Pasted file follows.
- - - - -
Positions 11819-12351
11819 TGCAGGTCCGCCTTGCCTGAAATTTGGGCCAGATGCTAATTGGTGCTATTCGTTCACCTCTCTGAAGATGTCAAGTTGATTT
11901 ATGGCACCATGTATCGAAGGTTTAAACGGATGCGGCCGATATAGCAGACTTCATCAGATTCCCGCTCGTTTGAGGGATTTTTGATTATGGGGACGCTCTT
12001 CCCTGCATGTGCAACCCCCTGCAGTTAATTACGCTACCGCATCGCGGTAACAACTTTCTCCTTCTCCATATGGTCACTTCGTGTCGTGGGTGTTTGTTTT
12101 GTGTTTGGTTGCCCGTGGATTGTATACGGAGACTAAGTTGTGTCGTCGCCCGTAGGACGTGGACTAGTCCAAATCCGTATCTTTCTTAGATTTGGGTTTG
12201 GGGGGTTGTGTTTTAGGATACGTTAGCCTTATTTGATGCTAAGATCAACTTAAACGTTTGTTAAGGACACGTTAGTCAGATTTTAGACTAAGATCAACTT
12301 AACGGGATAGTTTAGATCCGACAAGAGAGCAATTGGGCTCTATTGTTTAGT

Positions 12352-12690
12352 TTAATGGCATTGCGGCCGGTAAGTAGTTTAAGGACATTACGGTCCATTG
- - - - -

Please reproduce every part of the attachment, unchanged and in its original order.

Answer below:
Positions 11819-12351
11819 TGCAGGTCCGCCTTGCCTGAAATTTGGGCCAGATGCTAATTGGTGCTATTCGTTCACCTCTCTGAAGATGTCAAGTTGATTT
11901 ATGGCACCATGTATCGAAGGTTTAAACGGATGCGGCCGATATAGCAGACTTCATCAGATTCCCGCTCGTTTGAGGGATTTTTGATTATGGGGACGCTCTT
12001 CCCTGCATGTGCAACCCCCTGCAGTTAATTACGCTACCGCATCGCGGTAACAACTTTCTCCTTCTCCATATGGTCACTTCGTGTCGTGGGTGTTTGTTTT
12101 GTGTTTGGTTGCCCGTGGATTGTATACGGAGACTAAGTTGTGTCGTCGCCCGTAGGACGTGGACTAGTCCAAATCCGTATCTTTCTTAGATTTGGGTTTG
12201 GGGGGTTGTGTTTTAGGATACGTTAGCCTTATTTGATGCTAAGATCAACTTAAACGTTTGTTAAGGACACGTTAGTCAGATTTTAGACTAAGATCAACTT
12301 AACGGGATAGTTTAGATCCGACAAGAGAGCAATTGGGCTCTATTGTTTAGT

Positions 12352-12690
12352 TTAATGGCATTGCGGCCGGTAAGTAGTTTAAGGACATTACGGTCCATTG